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The Joy Of Caribbean Food

6 years ago 2059 Views No comments
The Joy Of Caribbean Food

Caribbean food has its roots from nearly everywhere people have come from who have ended up living in the Caribbean. It includes many staple foods, yet the uniqueness of the style is derived from the preparation. Food becomes a statement of the people, who create different ways of preparing the food in such ways as to make it distinctive and appropriate for a particular society. That analogy certainly applies to the food of the region because of the varieties and flavorful recipes that stand out as being of Caribbean food.

You will find specialty foods that cover the gamut of seafood, steak, and chicken where the flavorful and colorful recipes are very distinctive of the islands from which they are famous, but their origins go back to the original parts of the world from which they came. Coconut shrimp, chicken kabobs, jerk chicken, Guava Barbecue ribs, and Key Lime Pie, are just a few dishes that come to mind.

A very large part of family life in the Caribbean is focused and centered around food. The preparation of food for family gatherings, holidays and festivals can take days. The cuisine of the Caribbean has been likened to a patchwork quilt of varied ingredients and tastes that all blend together in a flow of delectable and wildly tasteful meals that have become cultural traditions.

With the abundance of the lush vegetation of the islands, combined with the diverse cultural background of the population, it is no wonder that you would come up with a wide variety of recipes that have evolved to what is present today. Influences from the original Arawak and Carib Indians, then from the Dutch, Spanish, British and French cultures, along with the African influence you get a rich mixture of foods and flavors. Other later settlers from China, India, and the United States added to the mix.

One of the basics found in the Caribbean diet is a yellow-reddish fruit called Ackee. It comes from Africa originally, and was introduced into Jamaica. The evergreen type of tree produces this fruit, which is also called ‘vegetable brains’ where the edible part tastes a bit like scrambled eggs, and is widely serves with salted fish, along with hot peppers and onions.

A soupy stew called Asopai, which is Spanish means ‘soupy’, is a very popular dish. It will contain a meat such as chicken, seafood or other meat, with onion, bell peppers, rice, olives, ham, peas, tomatoes, and capers.

The Chayote is a squash and is a member of the melon family. Other names for it are Cho-cho or Christophene. It is pear shaped and green, and is used quite extensively in salads, and can also be cooked in many different ways.

Other staples include the Boniato, which is a semi-sweet potato, and the Calabaza, which is a pumpkin like squash that has a sweet taste, which is used as a soup base for vegetable dishes and pumpkin soups.

Carambola is also called the ‘star fruit’, due to its shape when it is cut in a crossway manner. It is golden in color and very crisp, and is a favorite for desserts and salads.

Ceviche seafood is “cooked” in the acids of citrus juices and onions and fresh herbs are added for additional flavor.

Chutney is a blended dish made up of tropical vegetables and fruits that are cooked along with spices and peppers. Mango chutney is traditionally served along with curries.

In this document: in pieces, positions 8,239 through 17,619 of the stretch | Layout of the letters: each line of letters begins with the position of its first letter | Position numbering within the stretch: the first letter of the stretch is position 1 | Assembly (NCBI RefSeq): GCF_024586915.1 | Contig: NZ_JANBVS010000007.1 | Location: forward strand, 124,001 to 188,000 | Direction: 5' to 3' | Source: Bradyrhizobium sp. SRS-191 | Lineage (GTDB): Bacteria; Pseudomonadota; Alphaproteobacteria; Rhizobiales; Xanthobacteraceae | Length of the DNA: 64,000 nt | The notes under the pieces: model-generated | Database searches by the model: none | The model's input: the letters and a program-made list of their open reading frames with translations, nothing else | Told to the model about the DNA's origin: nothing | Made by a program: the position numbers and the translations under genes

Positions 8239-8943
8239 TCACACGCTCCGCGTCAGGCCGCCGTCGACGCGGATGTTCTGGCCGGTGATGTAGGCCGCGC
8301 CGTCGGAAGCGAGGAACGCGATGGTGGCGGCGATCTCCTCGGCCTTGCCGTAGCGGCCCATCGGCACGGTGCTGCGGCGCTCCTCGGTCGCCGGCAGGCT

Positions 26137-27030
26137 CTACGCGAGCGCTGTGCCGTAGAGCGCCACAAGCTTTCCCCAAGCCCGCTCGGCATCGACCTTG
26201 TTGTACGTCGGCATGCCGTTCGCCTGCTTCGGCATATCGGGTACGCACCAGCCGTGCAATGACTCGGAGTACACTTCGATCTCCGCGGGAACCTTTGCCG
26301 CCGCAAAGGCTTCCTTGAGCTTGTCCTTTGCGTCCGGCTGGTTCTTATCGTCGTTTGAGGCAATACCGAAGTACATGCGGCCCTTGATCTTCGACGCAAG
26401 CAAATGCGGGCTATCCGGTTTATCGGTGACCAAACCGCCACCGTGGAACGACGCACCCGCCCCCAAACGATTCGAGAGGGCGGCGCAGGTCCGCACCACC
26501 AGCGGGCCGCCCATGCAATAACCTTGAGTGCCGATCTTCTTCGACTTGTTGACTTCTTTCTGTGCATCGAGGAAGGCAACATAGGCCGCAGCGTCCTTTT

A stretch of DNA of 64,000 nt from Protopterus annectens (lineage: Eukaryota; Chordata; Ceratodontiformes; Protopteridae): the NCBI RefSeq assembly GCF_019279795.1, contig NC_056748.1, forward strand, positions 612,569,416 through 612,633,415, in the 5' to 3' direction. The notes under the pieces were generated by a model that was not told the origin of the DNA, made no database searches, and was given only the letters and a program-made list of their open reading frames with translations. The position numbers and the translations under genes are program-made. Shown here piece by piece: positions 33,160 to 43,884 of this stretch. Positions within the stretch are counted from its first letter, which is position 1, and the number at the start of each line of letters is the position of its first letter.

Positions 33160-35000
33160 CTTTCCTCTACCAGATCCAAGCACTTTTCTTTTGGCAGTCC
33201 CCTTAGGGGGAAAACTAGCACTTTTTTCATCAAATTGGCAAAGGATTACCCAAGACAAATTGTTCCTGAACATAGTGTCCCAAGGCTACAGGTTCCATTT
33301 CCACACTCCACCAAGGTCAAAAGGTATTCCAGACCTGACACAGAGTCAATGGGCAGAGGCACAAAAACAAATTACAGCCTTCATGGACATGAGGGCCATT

Curries originated from India when indentured servants emigrated to the area. They are gravy-based dishes that are highly seasoned and are found in dishes from Jamaica, Trinidad, and Tobago. Ingredients such as cumin, coriander, turmeric, cayenne and black pepper, and fenugreek, along with the Caribbean addition of allspice, make the taste of the curries exceptional.

Coconuts are found on most of the islands of the Caribbean and is used in many dishes. There is a liquid inside of the coconut and the coconut should be shaken before being purchased. The liquid, or water can be drained by punching holes in the ‘eyes’ and draining it. When the liquid is drained, the shell can be cracked with a blow from a hammer and the meat will be available.

A pan-fried or poached seafood, marinated in citrus, vinegar and herbs called Escabeche, or Escovitch by the Jamacians is a delicious staple for many people. Guava is a bright red to orange tropical fruit that looks like a small melon. It is used in jellies, pastes and compotes. It has an intense flavor and is used a lot as a spread on crackers and can be served with cream cheese.

The term “jerk” and “jerky” is based on the original process of rubbing acidic hot peppers and spices onto meat strips to tenderize and preserve them. An entire art form grew up around the process, primarily in Jamaica, Trinidad, Tobago and Barbados. Most of the recipes for jerk include scallions, allspice, thyme, hot peppers, garlic and onions. Vinegar and citrus juices can be added to employ tartness. Chicken, pork, and fish are the primary meats that jerk is used for, as it has developed a legendary quality of its own all throughout the Caribbean.

Stamp and Go Codfish which is fried in a heavy onion flavored batter, spiced with annatto and chilies, is popular in Jamaica. This “Stamp and Go” was a command given by 17th century English sailors when they were given orders to do something and get in done quickly.

There are many more examples of Caribbean food that marks the region as a culinary paradise. The combination of cultures which has occurred here over the past several hundred years, has left a rich tradition of recipes that has not only defined the people, but has given us a wonderful variety of dishes that are delightful to experience.